The Cathedral of Saint Remi manifested mostly Romanesque style during its consecration back in 1049. However, improvements were made in the following centuries, adding more architectural features, mostly in the Gothic style.
Today, we can see the Cathedral with a mix of architectural styles as the result of those improvements. The perfect proportions of the vaults, the lighting effects, and the kaleidoscopic rose & stained glass windows will compel you in a good way to take photos.
What makes a visit to the Cathedral of Saint Remi worth it is the tomb of Saint Remi inside the cathedral. Elaborated with sculptures and relief decorations, It’s one of the most beautiful tombs I’ve ever seen.
By the way, Saint Remi is the patron saint of Reims and he became an archbishop at the very early age of 22. He is the one who baptized the first king of France, King Clovis. Apparently, he is the reason why his cathedral holds a very historical value.
To visit the tomb of Saint Remi is to feel deep solemnity and awe. The tomb is located in the area behind the altar. And an array of stained glass windows, bursting with colors, surrounds the area. It’s probably one of the “holiest” spectacles in France!
If you visit, don’t miss going to Place Lenoncourt to see the south facade of the Cathedral of Saint Remi. There you’ll see an ornate portal with a tympanum heavily adorned by gothic elements.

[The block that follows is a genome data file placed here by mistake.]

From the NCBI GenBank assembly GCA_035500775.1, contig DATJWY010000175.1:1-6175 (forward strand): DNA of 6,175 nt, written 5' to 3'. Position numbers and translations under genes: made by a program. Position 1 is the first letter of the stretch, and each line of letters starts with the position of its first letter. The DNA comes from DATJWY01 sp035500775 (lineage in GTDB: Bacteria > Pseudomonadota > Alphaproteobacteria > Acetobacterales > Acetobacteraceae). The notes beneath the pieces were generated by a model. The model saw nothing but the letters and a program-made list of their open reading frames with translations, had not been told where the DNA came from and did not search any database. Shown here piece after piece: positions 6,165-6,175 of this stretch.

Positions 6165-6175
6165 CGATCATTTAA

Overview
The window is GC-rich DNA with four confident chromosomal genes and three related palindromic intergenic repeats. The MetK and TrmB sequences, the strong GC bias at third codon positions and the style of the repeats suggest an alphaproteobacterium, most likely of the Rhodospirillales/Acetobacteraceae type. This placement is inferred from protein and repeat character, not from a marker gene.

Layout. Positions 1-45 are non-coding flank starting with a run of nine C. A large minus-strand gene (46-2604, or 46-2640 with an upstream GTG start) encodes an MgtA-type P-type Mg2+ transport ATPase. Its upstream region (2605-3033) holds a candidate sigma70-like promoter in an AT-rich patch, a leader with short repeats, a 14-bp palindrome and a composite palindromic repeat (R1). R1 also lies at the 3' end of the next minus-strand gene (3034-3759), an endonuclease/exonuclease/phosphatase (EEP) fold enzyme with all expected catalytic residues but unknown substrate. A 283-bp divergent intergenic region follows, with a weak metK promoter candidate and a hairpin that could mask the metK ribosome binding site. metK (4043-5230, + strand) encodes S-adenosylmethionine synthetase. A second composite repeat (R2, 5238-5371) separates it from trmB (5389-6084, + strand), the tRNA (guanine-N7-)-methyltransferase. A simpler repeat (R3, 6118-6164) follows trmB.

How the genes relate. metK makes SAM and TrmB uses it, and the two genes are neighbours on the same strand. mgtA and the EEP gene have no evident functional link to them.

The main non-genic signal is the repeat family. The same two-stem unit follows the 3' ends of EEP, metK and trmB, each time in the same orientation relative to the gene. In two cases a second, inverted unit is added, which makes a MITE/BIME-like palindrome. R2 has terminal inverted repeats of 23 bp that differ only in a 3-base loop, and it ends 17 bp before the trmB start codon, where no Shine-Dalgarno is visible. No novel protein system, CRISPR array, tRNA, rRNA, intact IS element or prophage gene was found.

And if you have plans to stay in Reims for a night on a Friday, you may want to see the Cathedral of Saint Remi from 10:45 pm to 11:00. There is a light show on the facade of the church you can watch for free.
Just beside the cathedral, in the former main abbey, lies Musée Saint-Remi. It is an art museum, but you can also find military and archeological artifacts. Come visit if you want to learn about the history of the Reims.
Basically, the museum will take you on a journey that goes back in time as early as the Paleolithic and Neolithic periods, through the Gallic civilizations, up to the middle ages in Reims. Collections in the museum range from furniture to jewelry, weapons, glasswork, medieval sculpture, and other crafts.
There is no admission fee to enter the Cathedral of Saint Remi, but if you want to see the museum, it’s 5 EUR/Adult.
According to the tourism office of Reims, the museum is open from Tuesday to Sunday from 10:00 am until 6:00 pm. There’s a lunch break from 12:00 pm until 2:00 pm.
Reason 4. Reims’ Champagne Region
For almost 25 years, there were only 3 UNESCO World Heritage sites in Reims (or you can visit from Reims). In 2015, the Champagne Hillsides, Houses, and Cellars were added to the list, and it is another reason to visit Reims!
Before I made this post, I’m already familiar with champagne. Yes, It’s a sparkling wine served as a welcome drink at different events. As far as I know, champagnes differ from other wines for the unique methods used in making them.